Controversial Minister in the Department of Co-operative governance and Traditional Affairs, Sicelo Shiceka, has been exposed several times before and even more recently as quite an excessive spender of taxpayers’ money. What is not unknown, however, is whether his reported spending spree tendency, if not habit, is negligent or not. And until then, what is left of us is to just speculate what should happen and what should not happen.
Shiceka has come under fire recently after the Sunday Times newspaper reported him as having spent just over 1 million on luxury hotels and traveling. He reportedly “abused taxpayers’ money to lead a lifestyle befitting a multimillionaire”, according to an extensive investigation by the newspaper published on 10 April this year.
According to documents seen by the newspaper at the time, the minister – who allegedly “went on a spending spree almost immediately after being appointed to the cabinet in September 2008” by President Jacob Zuma – had spent:
- R335000 on first class flights with his personal assistant, Ayanda Mdala, and staying in a five-star hotel to visit his girlfriend, Phumla Masilela, in prison in Switzerland,
- R32000 on a hired chauffeur-driven limo to visit Masilela in prison,
- R640000 in just one year for himself and his staff for staying at the One & Only which he reportedly admitted that about R280000 was spent on him alone,
- R55793 for a just one-night stay at the One & Only during President Jacob Zuma’s first State of the Nation address where he also admitted being accompanied by a “father figure” male,
- More than R160000 in just eight months flying 10 family members – including his wife, Cleopatra Shiceka, and girlfriend (Masilela) around the country at taxpayers’ expense.
For him to be granted permission to go to Switzerland for five days on official capacity and only to visit his so-called girlfriend during that time – Shiceka was booked “a presidential suite”, according to travel documents seen by the newspaper which it said were written in a letter to the Ministry of International Relations regarding his travel arrangements, and was to be accompanied by Mdala “to give [him] administrative and personal support”. The letter further indicates that the minister visited the country under false pretence, saying the visit was “an official visit in his capacity as chairman of the soccer World Cup host cities’ forum” so as to “benefit from the Swiss experience of hosting the World Cup” which the country held in 1954.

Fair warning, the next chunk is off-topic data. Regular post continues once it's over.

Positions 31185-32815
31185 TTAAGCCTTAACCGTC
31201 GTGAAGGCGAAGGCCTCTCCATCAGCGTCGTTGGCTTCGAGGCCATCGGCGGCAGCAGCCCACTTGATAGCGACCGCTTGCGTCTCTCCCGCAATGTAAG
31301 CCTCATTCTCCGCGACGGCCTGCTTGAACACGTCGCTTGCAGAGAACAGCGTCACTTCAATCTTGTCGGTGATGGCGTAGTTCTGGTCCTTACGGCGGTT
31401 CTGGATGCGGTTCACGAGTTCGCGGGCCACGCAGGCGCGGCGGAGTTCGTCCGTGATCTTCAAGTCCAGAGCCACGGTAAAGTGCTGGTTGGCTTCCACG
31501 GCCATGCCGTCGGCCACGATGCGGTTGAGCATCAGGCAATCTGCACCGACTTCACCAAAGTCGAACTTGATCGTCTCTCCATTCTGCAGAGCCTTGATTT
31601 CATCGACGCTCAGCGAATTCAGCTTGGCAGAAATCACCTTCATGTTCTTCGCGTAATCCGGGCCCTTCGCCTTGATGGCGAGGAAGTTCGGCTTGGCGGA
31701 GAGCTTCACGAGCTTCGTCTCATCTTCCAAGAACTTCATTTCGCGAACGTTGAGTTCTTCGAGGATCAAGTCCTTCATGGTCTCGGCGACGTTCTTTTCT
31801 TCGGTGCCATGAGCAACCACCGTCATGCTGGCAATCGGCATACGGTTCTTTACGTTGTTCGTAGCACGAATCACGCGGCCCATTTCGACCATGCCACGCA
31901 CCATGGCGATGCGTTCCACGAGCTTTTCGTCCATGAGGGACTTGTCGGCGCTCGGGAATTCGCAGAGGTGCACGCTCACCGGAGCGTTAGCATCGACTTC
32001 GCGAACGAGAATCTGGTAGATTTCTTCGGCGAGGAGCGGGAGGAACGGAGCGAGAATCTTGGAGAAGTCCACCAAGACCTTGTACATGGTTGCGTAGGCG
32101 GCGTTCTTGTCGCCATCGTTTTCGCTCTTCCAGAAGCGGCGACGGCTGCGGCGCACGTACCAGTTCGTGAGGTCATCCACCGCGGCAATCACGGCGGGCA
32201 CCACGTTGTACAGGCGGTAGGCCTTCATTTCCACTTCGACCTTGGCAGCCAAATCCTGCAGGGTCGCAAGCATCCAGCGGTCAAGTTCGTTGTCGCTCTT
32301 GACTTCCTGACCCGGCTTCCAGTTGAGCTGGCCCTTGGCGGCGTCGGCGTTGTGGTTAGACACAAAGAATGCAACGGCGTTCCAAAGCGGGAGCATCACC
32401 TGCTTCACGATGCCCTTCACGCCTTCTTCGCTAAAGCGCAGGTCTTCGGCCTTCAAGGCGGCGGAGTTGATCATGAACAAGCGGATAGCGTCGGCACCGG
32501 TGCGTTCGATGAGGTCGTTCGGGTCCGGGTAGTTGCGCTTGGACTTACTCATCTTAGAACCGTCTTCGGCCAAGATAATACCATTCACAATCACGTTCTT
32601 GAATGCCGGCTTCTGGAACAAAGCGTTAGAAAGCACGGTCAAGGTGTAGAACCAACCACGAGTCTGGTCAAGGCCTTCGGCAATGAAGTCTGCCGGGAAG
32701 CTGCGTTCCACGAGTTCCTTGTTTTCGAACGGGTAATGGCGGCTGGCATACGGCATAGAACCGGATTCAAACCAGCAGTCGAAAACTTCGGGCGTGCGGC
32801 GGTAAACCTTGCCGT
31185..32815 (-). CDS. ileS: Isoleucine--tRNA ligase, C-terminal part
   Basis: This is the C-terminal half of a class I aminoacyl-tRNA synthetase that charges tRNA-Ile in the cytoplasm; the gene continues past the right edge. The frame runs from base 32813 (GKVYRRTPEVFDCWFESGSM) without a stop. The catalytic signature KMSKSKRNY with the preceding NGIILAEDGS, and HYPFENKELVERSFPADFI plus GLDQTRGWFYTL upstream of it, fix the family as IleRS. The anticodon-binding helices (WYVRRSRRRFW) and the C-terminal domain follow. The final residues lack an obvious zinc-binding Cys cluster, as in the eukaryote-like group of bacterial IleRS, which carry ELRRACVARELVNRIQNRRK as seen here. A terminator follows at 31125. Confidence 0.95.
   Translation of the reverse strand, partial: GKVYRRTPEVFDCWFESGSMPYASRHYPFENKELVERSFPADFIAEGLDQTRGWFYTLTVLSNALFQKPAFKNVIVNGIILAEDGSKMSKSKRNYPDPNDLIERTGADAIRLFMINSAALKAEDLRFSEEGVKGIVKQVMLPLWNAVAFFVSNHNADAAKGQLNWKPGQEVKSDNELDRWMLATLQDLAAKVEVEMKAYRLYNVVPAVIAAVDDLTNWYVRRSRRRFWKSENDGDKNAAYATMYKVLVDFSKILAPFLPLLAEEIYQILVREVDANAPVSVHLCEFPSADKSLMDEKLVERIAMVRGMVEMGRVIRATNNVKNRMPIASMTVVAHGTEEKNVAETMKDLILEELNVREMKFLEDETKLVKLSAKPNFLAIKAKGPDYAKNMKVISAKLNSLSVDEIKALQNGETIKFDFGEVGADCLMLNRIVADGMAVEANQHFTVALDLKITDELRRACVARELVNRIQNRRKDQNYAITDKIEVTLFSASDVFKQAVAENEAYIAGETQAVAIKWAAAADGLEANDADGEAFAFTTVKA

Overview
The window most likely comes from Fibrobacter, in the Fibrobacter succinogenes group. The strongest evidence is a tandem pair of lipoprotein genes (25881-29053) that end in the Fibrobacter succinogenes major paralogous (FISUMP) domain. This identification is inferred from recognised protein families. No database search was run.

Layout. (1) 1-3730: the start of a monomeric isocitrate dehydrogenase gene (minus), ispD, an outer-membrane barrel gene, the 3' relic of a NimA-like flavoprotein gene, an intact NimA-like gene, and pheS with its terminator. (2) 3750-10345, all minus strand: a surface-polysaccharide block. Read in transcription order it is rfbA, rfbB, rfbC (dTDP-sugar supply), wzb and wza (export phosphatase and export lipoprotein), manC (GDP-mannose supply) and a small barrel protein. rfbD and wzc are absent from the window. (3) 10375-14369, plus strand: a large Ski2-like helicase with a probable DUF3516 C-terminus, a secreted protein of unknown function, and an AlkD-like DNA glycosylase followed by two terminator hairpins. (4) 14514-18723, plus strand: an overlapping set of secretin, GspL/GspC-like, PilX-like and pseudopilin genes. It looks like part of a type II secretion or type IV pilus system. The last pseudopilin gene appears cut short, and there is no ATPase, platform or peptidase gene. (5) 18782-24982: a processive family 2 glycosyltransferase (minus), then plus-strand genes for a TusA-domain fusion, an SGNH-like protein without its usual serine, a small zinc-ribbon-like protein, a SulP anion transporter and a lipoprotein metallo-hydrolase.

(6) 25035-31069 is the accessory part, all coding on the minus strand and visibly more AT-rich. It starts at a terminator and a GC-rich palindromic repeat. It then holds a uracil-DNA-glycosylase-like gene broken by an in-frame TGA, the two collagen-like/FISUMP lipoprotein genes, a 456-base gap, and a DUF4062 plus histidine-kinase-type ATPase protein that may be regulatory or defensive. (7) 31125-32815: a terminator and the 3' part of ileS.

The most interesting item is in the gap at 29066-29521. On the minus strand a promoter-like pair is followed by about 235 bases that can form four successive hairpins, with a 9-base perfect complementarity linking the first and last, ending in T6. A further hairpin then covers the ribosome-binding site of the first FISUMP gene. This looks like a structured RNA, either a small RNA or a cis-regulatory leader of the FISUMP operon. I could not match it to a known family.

The newspaper reported that the same letter to the ministry said the Shiceka “had been advised by the Local Organising Committee members in general, and Mr Danny Jordaan in particular, that he should visit many countries that have significance in the hosting of this soccer extravaganza”. This, however, was not true because correspondences from the South African embassy in Bern to Shiceka’s in response to a request to set up meetings with Euro Cup officials had revealed that not only had the tournament’s infrastructure been disbanded, but that the meetings would not be possible as people had already “gone on holidays” at the time.
And to make things worse, the so-called personal assistant who was to provide Shiceka with “administrative and personal support” told the newspaper that she did no such thing, saying “there was no other meeting I attended”. Instead the only thing she did was visiting the prison with the minister, she told Sunday Times newspaper.
Although Shiceka has denied this, but the newspaper reported that he tried to get his department to pay his inflated hotel bill from R25277 to R357120 for his stay at theLesothoSun inMaseruwhere he allegedly spent four nights with his mother and bodyguard. The invoices by the agent Travel with Flair were apparently submitted but were not paid because the travel agent failed to explain the “inflated invoices”.
On allegations and questions put to him, Shiceka:
- Denied ever checking in atLesothoSun or been in a limousine,
- Denied submitting “inflated invoices” for his Switzerland trip, saying they were doctored or fabricated despite being shown a travel claim with his name on it,
- Admitted that Masilela was his lover then,
- Claimed SA embassy official Tshivhula had personally invited him toSwitzerlandalthough Tshivhula ‘categorically’ denied this as laughable,
- Admitted to having spent over R55000 for one night at the One & Only, and justifying it by asking: “What is wrong with that?” and that “every other hotel was full [at the time]”,
- Admitted to putting Mr. Mtambo in the hotel at taxpayers’ expense as he was his “father figure” and because “The Ministerial Handbook allows it”,
Dictatorial leadership style
Unfortunately, Shiceka is not new to controversy, if you know what I mean.
In May last year the Mail & Guardian newspaper reported Shiceka while minister in the Department of Cooperative Governance and Traditional Affairs as some kind of a dictator. At the time, staff in the department told the newspaper that they were afraid of Shiceka because of “dictatorial” leadership style.
Fraudulent master’s Degree
What the Mail & Guardian further revealed at the time was that the minister did not have a Master’s Degree as he claimed. The newspaper established that the qualification did not exist. This after the minister’s curriculum in the department’s web site listed his master’s degree in political economy as having been obtained from the University of the Free State.